I have been in many discussions among Christians where the patriarchy was discussed as one of the earliest sins. Abraham, Isaac, and Jacob are considered patriarchs, and some consider them oppressors. They acted within the traditions and contexts of their time. One can certainly find situations in the book of Genesis in which the patriarchs are oppressive, cowardly, and unjust, and there are also occasions when they behave as righteous people.

When we discuss patriarchy and matriarchy in ancient times and today, it is helpful to have a mutual definition. Patriarchy is the system when most of the major decisions in a family are made by men, while matriarchy is the system when most of the major decisions are made by women. As I read Genesis, I am aware that I come from a specific ethnic context. In fact, one can argue that the entire Latin context (French, Latin, Portuguese, Romanian and Spanish) is patriarchal. If you come into a gathering of Romanians, patriarchy is very visible. Men are seated first at the table while the women are still in the kitchen. Sometimes the entire meal is served without the women ever coming to the table. My wife is American born and raised, and this tradition was a great shock to her when we moved to Chicago where I served in a bilingual church.

However, when you study culture at a deeper level, the patriarchy is less definitive than it may appear. The man is often the head of the house, and words that describe courage are derived from man/husband while descriptors of gentility and care are more feminine. However, a frequent joke in these cultures is that the man may be the head, but the woman is the neck, and the neck turns the head. For many families, there is a public perception that the man always makes the decisions. In private however, there is more discussion and both the husband and the wife may be open to persuasion.

While I have been an egalitarian and a feminist since my seminary days in the early seventies, I find that both patriarchy and matriarchy are used well and are used to damage others in the book of Genesis. Sarah’s beauty is described often. Her husband Abraham was afraid that her beauty will make her tempting to the local royalty, so he lied to prevent her being taken away. The Bible tells us that Sarah called Abraham my lord, but she was able to turn Abraham in the direction that she wanted, sometimes even against the promise of God. Sarah knew that God told them that they would have a child of promise, but she thought God was tarrying too long and advised Abraham to sleep with her servant so Abraham would have an heir. Abraham knew God’s promise, but he followed a custom of that time so he would not displease his wife. When Hagar had Abraham’s child, Sarah despised Hagar and sent her away twice. Both Abraham and Sarah made decisions to gain or keep control and power over their situation.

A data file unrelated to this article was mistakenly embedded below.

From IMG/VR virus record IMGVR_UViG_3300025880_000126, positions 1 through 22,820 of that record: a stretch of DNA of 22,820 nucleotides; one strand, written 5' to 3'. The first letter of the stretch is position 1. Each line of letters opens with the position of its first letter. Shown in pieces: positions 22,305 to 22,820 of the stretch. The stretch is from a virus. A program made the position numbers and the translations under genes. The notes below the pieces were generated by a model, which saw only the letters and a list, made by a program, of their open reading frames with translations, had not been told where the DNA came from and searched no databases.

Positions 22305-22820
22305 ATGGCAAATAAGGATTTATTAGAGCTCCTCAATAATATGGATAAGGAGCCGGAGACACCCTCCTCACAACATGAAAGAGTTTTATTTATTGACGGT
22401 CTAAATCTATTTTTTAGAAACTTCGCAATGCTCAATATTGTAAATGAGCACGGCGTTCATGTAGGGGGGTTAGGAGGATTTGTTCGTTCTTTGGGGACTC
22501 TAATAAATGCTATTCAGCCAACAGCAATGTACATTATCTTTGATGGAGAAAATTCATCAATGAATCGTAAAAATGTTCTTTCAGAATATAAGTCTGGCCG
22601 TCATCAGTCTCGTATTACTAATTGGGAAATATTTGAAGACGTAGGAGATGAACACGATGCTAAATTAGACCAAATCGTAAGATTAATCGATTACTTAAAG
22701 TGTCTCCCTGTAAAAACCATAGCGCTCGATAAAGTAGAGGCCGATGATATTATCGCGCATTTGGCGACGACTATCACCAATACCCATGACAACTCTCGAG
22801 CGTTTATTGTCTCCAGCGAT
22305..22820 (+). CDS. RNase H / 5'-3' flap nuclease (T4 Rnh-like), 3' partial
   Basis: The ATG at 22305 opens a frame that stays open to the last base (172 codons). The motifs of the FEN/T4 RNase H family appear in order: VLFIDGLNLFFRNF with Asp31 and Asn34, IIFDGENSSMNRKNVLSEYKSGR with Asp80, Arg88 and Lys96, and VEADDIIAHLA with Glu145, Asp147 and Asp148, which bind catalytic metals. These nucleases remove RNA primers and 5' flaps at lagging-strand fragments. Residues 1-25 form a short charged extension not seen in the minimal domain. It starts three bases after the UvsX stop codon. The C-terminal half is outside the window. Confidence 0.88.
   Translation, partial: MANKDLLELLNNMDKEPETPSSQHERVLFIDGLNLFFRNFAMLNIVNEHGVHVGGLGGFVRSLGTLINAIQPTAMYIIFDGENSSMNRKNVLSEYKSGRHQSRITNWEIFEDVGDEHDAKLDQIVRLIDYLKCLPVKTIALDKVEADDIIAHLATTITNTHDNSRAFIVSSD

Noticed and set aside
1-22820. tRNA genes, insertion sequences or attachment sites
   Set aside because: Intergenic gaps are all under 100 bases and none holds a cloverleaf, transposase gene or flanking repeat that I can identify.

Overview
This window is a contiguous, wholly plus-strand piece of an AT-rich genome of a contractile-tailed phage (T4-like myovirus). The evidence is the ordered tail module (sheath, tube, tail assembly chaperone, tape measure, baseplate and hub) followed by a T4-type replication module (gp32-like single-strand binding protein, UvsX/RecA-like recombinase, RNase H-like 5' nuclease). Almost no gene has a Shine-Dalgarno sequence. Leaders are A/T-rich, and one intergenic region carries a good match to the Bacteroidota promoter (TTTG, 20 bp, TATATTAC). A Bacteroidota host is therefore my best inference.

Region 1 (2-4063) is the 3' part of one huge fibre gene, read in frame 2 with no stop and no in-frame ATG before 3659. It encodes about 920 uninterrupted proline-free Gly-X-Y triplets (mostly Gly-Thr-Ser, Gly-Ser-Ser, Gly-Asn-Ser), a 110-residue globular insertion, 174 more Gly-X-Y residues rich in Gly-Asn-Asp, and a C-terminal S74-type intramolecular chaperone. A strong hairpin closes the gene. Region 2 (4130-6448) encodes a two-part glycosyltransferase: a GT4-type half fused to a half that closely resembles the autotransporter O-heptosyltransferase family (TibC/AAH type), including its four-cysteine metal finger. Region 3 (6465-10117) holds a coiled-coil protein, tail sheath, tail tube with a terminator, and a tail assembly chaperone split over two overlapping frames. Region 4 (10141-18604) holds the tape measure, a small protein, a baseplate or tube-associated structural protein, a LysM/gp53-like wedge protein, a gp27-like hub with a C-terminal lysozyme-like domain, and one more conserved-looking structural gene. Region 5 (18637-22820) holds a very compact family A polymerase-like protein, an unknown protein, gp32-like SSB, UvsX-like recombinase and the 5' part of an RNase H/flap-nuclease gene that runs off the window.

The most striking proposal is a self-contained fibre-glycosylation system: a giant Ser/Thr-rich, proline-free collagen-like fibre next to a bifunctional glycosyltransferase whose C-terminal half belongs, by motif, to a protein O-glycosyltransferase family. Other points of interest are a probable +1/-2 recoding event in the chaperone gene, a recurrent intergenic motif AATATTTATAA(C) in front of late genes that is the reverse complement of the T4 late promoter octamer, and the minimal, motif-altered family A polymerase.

Isaac seems like a better patriarch because we know less about him. He is in between the more glamorous patriarchs–Abraham and Jacob. Isaac’s servant was dazzled by the beauty of Rebekah when he met her at the well. Isaac and Rebekah’s relationship seems solid for a time. But when Isaac wanted to give his blessing to their son Esau, Rebekah went into deceitful mode and tricked her blind husband. Trickery or deceit seems to be a part of the family culture. Their son Jacob received the blessing, but he had to run for his life. He spent a great part of his life away from his family before coming back to ask for forgiveness.